[Neil] is completely free to users but carries banner ads for revenue. Like many Web sites we charge advertisers for the impressions generated by users seeing the ads. plans to share ad revenues with the moderators or, as we call them Community Managers. By the way, is open to new Forum proposals so this is a chance for people to get in on a ground floor. If anyone is interested in running an online community (particularly if they have experience doing so), they can send a proposal to <[email protected]>.

  • [Adam] You talk a lot about community, so here’s a question. What role do you see real world user groups playing in today’s wired world? We’ve seen BMUG and LAMUG suffer significant problems, and other user groups have had troubles as well. Real world user groups probably hit their peak in the early nineties as well; does the return of MAUG indicate that community in general might be making a comeback?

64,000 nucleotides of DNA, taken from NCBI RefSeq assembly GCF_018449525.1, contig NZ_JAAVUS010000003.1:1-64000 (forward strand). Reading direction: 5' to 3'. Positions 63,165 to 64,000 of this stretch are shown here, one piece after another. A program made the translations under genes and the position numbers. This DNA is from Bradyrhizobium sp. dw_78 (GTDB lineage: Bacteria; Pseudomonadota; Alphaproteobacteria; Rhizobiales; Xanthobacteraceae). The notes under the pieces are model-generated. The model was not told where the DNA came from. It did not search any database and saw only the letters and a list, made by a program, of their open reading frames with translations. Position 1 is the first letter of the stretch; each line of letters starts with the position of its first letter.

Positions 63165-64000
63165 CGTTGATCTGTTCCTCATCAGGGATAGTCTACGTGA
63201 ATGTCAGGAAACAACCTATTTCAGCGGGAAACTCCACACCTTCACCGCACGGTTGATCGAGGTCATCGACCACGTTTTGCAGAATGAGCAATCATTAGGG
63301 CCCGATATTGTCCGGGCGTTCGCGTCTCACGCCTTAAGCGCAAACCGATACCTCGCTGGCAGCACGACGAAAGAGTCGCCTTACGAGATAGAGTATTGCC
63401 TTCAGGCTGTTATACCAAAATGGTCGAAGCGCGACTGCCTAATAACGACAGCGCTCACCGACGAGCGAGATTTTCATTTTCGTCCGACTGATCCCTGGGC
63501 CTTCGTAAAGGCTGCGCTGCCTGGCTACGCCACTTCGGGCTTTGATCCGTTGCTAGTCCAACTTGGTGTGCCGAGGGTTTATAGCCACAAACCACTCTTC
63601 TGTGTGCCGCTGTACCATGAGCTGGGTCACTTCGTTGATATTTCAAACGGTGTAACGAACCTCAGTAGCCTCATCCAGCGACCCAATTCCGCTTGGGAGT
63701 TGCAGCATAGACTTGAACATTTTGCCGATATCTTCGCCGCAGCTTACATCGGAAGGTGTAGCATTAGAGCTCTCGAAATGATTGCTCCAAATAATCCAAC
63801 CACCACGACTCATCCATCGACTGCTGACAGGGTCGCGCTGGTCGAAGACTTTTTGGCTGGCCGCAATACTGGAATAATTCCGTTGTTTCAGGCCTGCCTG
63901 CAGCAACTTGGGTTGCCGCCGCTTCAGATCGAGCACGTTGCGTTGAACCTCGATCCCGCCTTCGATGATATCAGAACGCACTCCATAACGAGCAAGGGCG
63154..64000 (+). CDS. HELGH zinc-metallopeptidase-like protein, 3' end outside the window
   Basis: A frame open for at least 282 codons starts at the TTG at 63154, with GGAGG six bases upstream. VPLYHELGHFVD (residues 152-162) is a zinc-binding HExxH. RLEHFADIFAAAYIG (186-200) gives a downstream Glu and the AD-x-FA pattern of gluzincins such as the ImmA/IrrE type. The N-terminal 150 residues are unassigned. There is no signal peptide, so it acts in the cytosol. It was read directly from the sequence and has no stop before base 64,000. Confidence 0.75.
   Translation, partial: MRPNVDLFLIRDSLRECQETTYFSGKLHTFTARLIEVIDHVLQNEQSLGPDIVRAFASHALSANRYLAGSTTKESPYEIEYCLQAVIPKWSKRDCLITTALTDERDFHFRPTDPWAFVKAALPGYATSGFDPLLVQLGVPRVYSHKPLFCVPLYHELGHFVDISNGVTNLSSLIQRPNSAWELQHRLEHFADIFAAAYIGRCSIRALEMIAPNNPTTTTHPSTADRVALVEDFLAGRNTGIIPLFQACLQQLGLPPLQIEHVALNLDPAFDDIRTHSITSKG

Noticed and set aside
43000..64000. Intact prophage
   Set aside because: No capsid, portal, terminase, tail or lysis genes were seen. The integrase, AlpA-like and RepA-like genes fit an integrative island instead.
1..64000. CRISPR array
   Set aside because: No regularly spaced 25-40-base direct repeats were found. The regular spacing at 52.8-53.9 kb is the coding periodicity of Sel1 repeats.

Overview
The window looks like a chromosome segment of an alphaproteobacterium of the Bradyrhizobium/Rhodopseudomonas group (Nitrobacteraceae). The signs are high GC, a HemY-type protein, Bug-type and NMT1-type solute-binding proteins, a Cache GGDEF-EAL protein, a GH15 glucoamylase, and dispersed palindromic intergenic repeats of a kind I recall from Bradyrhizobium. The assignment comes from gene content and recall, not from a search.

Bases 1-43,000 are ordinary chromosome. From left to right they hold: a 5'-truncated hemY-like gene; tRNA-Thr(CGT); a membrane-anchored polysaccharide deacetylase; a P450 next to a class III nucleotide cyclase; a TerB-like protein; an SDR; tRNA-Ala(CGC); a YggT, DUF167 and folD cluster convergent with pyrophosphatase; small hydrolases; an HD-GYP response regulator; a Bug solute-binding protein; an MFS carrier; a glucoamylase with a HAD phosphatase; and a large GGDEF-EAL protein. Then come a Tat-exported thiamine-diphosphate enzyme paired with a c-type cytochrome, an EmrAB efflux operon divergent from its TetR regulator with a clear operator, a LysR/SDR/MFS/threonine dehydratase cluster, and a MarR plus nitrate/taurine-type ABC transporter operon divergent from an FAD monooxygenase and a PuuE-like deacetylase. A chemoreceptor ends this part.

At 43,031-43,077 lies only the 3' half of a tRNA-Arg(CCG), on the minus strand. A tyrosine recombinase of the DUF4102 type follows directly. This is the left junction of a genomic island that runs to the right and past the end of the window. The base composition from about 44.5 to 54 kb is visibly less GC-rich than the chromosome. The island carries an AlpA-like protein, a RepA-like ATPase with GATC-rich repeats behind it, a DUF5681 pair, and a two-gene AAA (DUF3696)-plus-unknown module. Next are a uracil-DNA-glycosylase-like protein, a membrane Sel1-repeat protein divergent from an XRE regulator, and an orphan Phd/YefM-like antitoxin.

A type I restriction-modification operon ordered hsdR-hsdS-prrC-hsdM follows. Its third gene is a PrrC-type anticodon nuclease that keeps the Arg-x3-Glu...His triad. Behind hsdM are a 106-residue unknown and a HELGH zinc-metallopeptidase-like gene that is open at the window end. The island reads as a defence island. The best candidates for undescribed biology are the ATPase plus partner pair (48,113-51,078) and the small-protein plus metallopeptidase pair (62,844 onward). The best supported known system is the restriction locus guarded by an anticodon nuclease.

[Neil] I’m not an expert concerning real world user groups but I recall how Apple used to evangelize for them, helped them get speakers and software for review, and generally supported them. The Macintosh is still a computer that attracts people who are not worried about being different or going against the grain. Apple’s slogan of Think Different is right on target. So, it seems to me that people who buy Macs are still differentiated enough from the overall audience of computer buyers to form a community bonding via this choice of platforms. It would not surprise me to see user groups make a comeback generally in the next year.

  • [Adam] Have you seen similar levels of community in the Windows world? The Mac world may be smaller, but small size seems to have fostered a sense of togetherness that often seems lost on PC users.